IRS and Scarlett O’Hara



I am going to brag, brag, brag!! My accounting/financial mentor taught me a hundred years ago that the IRS is NOT my savings account. You don’t over pay to get a refund to go on vacation. You try to pay just what you owe and sock the rest in savings and investments that then pay for your vacation with interest. Why pay the IRS interest to hold your money? Be responsible! Be disciplined! Make your money work for you. That’s what the experts say. Anyway, she told me I wanted to be within $500 of the bottom line. In other words, if I owed $500 or less or was due a refund of $500 or less, I was in good shape. So each year I would work towards that. This year, I changed our deductions twice, I know, I know, it’s work, but this year we are owed $21.00 for federal AND state. This is the closest I have ever been to being even.

I know most of you are rolling your eyes but to me this is huge news. I’m a goal setter so it makes me happy, happy, happy!! It’s the little things that are big! And of course, now the pressures on to get better for next year. Only…….


I can’t think about that right now. If I do, I’ll go crazy. I’ll think about that tomorrow. For tomorrow is another day!

Heaven, Hell and the Suicide Debate



This question was raised again in my life this week: “How can someone who commits suicide go to heaven?”

What is the difference between a diabetic saint who through poor diet and a refusal of a  lifestyle change, begins to lose limbs and eventually dies, the overweight saint with high cholesterol who eats one more burger to a massive heart attack  which kills them, the careless saint who reads the warning not to step on the top of the ladder and does and falls to her death, or the saint who suffers from major depression? Did they not all take their own life?

We tend to have degrees of suicide or rather, forgivable suicides and unforgivable suicides. Does God have mercy on the obese but not the depressed? Or can we determine that his measuring stick is not ours and that he ultimately decides what he forgives and what he doesn’t?


Two Ends of The Spectrum


Two weeks ago I finished Amy Chua’s Battle Hymn of the Tiger Mother. The book was contrasted by articles I’d been reading about the narcissistic engulfing mom in Danu Morrigan’s book, and the raising of her children.

While the tiger mom is obsessed with raising brilliant children who can rule the world, the narcissistic mom is obsessed with making sure her children will forever need her. The tiger mom insists on perfection in every aspect of her children, the narcissistic mom tells her children they can’t do anything right without her.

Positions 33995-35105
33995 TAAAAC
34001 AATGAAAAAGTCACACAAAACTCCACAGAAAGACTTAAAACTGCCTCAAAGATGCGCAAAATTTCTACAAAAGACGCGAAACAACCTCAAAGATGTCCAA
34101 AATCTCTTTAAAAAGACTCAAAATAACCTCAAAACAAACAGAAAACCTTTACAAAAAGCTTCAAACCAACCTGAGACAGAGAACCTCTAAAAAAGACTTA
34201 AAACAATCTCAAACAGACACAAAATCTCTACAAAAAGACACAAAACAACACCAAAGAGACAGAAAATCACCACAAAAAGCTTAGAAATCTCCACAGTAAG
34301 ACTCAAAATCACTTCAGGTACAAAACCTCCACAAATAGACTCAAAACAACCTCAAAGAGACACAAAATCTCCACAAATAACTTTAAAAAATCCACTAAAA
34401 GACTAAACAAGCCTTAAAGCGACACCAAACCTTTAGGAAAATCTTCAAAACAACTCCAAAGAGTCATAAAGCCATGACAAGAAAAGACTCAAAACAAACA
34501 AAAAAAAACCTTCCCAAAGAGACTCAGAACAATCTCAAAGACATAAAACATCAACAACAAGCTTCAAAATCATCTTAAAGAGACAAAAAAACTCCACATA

The tiger mom and narcissistic mom both think they have their children’s best interest at heart, but both want to control on opposite ends of the spectrum. While the tiger mom is teaching her children that fear can actually motivate you to move forward, the narcissistic mom is telling her children that danger lies around every corner and what lucky children they are to have her as their mother who will forever protect them. There is no childhood in a tiger mom’s mindset and there is infantalization in a narcissistic mom’s mindset.

I have to be honest and tell you I cringed with both mothers. With the tiger mom because I could relate to much of it. I was focused on making my children prepared to take on the world and make something of themselves. I wasn’t as compassionate as I should have been as I was busy raising leaders.

With the narcissistic mom I cringed because she is raising children to be afraid to leave her. She makes sure to tell them that they aren’t smart enough to leave and the world is a super scary dangerous place without your mom. If they do happen to escape, she has a need to know everything about their life and she takes it in as if it is happening to her. This plays on my fear of my children marrying someone like this and being trapped by a mother-in-law who is hell bent on control. I have seen mothers who know every last detail of her adult children’s marriage and who interject their opinion and speak for their adult children. The person married to their child lives a hellish reality of being married to someone’s mother. ICK.

With Amy Chua’s book, she has a revelation and acknowledges her errors, although the media crucified her, I had deep sympathy and love for her (I know what you’re thinking, it’s okay). With the narcissistic mom, she believes she is  right and you won’t convince her otherwise.

Makes me grateful for my mom! Thanks mom, for always trying to mind your own business, well for the most part, and for letting me grow up to be who I wanted to be.

Something About Absence and A Heart


I stopped writing at the end of November. Not just here on the blog but on my book as well.

Not that I had nothing to say. Only because life got in the way. 

Familiar kid problems and a medical issue and having to face some reality moments sent me to dig deep and rather than fight it out with my words this time, I decided to take it private and pray.

Because sometimes it’s just you and God.

The stillness is a good thing.

I stopped writing and I got off of social media because sometimes things have to change and you have to get focused on the change and create new habits and ideals.

I’m back online and of course I have tons of opinions about a lot of things because, well, I just wouldn’t be me if I didn’t. So check back on Monday I’m going to tell you about what’s been going on!